Fishery Management: The Risk of Pollution
Picks Cottage Fishery, like many other Day Ticket Fishing Lakes have to be aware of the risks of pollution. Fishing lakes are unfortunately vulnerable to pollutants from various sources which are often difficult to observe. With good management, we are able to mitigate the risk of pollution reaching our lakes but this is not to say that the risk no longer exists. Thankfully the arrival of legislation such as the Salmon and Freshwater Fisheries Act in 1975 have increased protection available to fisheries, but I personally feel that a proactive approach is always best.
Over the years there have been far to many cases of fishing lakes descimated by fishery pollution. Fortunately, the agenda has come to the foreground with advances in legal controls and advances in technology. The days where industrial and sewage waste were freely discharged into waters are mostly behind us. Today, the biggest threats are often accidental.
Agricultural pollutants are well documented as a risk to fisheries, but sadly new cases are reported every year. Many carp fishing lakes are located in rural/agricultural areas and at risk to the effects of these pollutants reaching their water. At Picks Cottage, we control the vast majority of land surrounding our complex and the water run off which arrives. Being located at the highland of the Lea Valley, we are able to achieve substantial control in terms of what pollutants reach our lakes. The primary issue with agricultural pollutants is eutrophication. This occurs when fertilisers reach the water and cause a rapid fluctuation in organic matter, the increased oxygen demand of plant life (most notably algae) depletes the dissolved oxygen in the lake and can lead to numerous fatalities. We always ensure that fertilisers are never used on or within the proximity of our fishing lakes. This insures that we are never polluting the habitat we have created.
Urban and industrial risks may not at first be apparent, but road run off and overflowing storm systems can be incredibly hazardous to fishing lakes. As one of the few day ticket fishing lakes in London , our location is ideal as any urban runoff occurs below our highland position. Many waters will receive urban pollutants dependent on their location, but there risk is dependent on the locality of the source. To many it may sound suprising, but as water travels across soil there is a natural filtration action which occurs removing polluting substances. If a lake is located in close proximity to a road or storm drain, the risk is far higher as pollutants haven’t been exposed to natural filtration. These are all issues which are addressed at the initial conception of any lake on our fishery, ensuring risks are drastically reduced.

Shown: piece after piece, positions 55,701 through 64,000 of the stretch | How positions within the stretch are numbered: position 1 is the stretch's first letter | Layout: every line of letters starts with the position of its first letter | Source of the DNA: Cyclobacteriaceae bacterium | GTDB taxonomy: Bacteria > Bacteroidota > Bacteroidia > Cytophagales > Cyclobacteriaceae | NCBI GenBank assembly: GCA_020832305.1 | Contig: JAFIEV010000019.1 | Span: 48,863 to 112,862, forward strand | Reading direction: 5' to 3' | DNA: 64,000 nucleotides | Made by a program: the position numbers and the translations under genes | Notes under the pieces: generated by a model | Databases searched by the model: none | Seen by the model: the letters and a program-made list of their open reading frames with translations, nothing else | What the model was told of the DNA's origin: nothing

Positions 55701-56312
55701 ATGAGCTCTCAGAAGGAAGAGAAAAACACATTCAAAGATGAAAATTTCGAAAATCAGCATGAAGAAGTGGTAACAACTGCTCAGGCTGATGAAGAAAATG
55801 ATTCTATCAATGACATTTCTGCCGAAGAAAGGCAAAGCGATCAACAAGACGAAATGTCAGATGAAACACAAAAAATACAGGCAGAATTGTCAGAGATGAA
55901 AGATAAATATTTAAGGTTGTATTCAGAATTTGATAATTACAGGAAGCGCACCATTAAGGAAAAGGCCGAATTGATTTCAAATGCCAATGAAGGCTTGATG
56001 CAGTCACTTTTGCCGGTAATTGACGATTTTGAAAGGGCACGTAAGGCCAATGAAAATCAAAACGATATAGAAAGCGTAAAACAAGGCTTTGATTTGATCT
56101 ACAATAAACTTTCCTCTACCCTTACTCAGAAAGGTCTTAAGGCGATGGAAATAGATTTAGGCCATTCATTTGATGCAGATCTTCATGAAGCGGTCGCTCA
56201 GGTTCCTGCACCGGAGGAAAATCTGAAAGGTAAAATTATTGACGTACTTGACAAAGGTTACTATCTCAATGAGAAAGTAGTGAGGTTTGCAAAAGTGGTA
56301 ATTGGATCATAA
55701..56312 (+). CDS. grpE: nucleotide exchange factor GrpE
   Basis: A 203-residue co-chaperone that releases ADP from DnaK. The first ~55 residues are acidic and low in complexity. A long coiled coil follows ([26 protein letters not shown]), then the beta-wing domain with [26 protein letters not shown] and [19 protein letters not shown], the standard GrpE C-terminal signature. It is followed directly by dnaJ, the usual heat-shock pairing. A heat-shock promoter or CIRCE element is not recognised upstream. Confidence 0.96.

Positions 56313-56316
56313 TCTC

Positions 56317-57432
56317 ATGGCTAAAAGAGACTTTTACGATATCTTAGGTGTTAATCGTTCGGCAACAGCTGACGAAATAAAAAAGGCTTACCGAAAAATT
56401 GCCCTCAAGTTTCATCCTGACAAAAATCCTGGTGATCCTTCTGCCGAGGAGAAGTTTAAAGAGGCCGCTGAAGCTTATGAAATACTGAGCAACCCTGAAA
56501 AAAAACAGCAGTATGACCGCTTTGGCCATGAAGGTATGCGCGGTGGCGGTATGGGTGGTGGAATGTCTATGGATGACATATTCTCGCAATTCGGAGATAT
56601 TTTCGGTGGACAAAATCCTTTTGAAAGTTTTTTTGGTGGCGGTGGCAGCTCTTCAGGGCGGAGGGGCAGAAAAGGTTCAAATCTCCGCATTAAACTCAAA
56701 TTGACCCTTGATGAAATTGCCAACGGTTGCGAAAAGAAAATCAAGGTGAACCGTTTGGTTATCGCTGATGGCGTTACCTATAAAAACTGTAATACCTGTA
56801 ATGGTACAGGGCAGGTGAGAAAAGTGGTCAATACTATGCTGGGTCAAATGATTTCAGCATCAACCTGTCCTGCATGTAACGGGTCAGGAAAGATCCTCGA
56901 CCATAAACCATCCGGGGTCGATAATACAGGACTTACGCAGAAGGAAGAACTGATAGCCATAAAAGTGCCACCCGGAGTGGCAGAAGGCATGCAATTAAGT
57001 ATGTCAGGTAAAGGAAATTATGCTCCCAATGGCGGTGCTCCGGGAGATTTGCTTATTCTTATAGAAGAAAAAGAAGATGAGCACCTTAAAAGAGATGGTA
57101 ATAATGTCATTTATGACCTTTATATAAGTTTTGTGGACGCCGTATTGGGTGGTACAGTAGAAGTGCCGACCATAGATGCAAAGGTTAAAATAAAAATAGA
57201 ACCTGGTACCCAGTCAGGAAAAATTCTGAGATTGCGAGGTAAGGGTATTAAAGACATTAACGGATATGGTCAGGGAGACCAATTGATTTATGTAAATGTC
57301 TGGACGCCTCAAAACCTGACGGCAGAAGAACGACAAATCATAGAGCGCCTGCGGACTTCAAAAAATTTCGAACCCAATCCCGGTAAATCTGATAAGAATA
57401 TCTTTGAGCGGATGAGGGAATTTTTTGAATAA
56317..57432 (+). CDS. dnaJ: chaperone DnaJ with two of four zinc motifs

The final area of pollution I will discus is pollutants as a result of acid rain from engine/industrial emissions. Now short of Picks Cottage anglers storming on the houses of parliament, this is a far tricker issue for us to address. Acidifcation of fisheries by acid rain is a real issue, many anglers will have seen on TV how acid rain has slowly degraded many buildings and statues across the country. It will come at no surprise that this rain is falling on our lakes aswell as our statues. The risks of ph have been discussed earlier in our fishing lake water quality article, but suffice to say acidic water poses a substantial threat to the UK fish stocks. Lowland fisheries are less susceptible to highland waters where natural filtration can reduce the effect. As a result we regularly monitor our water quality (including pH) to ensure that safe parameters are always maintained.
In most cases, it is difficult to ascertain an individual pollutant. The effects are often the result of a combination of risks in addition to factors such as low oxygen, temperature fluctuations and poor habitat. By managing the habitat correctly, we have been able to maintain the fantastic condition of both our fishery and fish stocks.
- Tags: Fishery Management
- Jamie Roddick